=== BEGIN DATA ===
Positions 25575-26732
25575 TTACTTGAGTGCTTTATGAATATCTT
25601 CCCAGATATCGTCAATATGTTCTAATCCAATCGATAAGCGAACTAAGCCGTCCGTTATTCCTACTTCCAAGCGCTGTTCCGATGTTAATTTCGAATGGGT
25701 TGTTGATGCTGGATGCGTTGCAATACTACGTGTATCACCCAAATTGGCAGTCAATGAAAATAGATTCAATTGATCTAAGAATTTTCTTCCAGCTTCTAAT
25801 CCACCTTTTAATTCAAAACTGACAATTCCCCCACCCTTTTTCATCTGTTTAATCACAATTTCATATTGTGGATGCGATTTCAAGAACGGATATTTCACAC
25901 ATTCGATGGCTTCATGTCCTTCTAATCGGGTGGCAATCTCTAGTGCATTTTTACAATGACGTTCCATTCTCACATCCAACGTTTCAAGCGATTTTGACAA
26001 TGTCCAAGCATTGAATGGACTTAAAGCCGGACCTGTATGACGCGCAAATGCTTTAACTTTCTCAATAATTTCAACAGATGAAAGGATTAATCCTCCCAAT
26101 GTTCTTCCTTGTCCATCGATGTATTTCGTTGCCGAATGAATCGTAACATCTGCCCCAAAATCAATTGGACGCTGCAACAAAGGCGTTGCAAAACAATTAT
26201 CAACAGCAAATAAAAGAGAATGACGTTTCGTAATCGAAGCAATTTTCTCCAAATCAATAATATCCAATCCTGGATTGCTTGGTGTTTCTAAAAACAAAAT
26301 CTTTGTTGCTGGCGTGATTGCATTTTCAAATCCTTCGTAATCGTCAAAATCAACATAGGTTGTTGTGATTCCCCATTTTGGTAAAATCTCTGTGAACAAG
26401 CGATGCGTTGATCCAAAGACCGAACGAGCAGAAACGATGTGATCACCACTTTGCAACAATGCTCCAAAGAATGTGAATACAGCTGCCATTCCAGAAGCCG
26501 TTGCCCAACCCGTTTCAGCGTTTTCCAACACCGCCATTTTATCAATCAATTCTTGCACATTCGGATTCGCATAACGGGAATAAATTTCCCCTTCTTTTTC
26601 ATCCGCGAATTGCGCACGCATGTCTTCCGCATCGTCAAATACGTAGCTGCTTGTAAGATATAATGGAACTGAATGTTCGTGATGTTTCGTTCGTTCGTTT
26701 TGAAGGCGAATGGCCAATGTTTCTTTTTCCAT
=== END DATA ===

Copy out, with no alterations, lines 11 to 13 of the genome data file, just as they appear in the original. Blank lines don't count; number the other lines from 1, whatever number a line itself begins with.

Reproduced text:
26401 CGATGCGTTGATCCAAAGACCGAACGAGCAGAAACGATGTGATCACCACTTTGCAACAATGCTCCAAAGAATGTGAATACAGCTGCCATTCCAGAAGCCG
26501 TTGCCCAACCCGTTTCAGCGTTTTCCAACACCGCCATTTTATCAATCAATTCTTGCACATTCGGATTCGCATAACGGGAATAAATTTCCCCTTCTTTTTC
26601 ATCCGCGAATTGCGCACGCATGTCTTCCGCATCGTCAAATACGTAGCTGCTTGTAAGATATAATGGAACTGAATGTTCGTGATGTTTCGTTCGTTCGTTT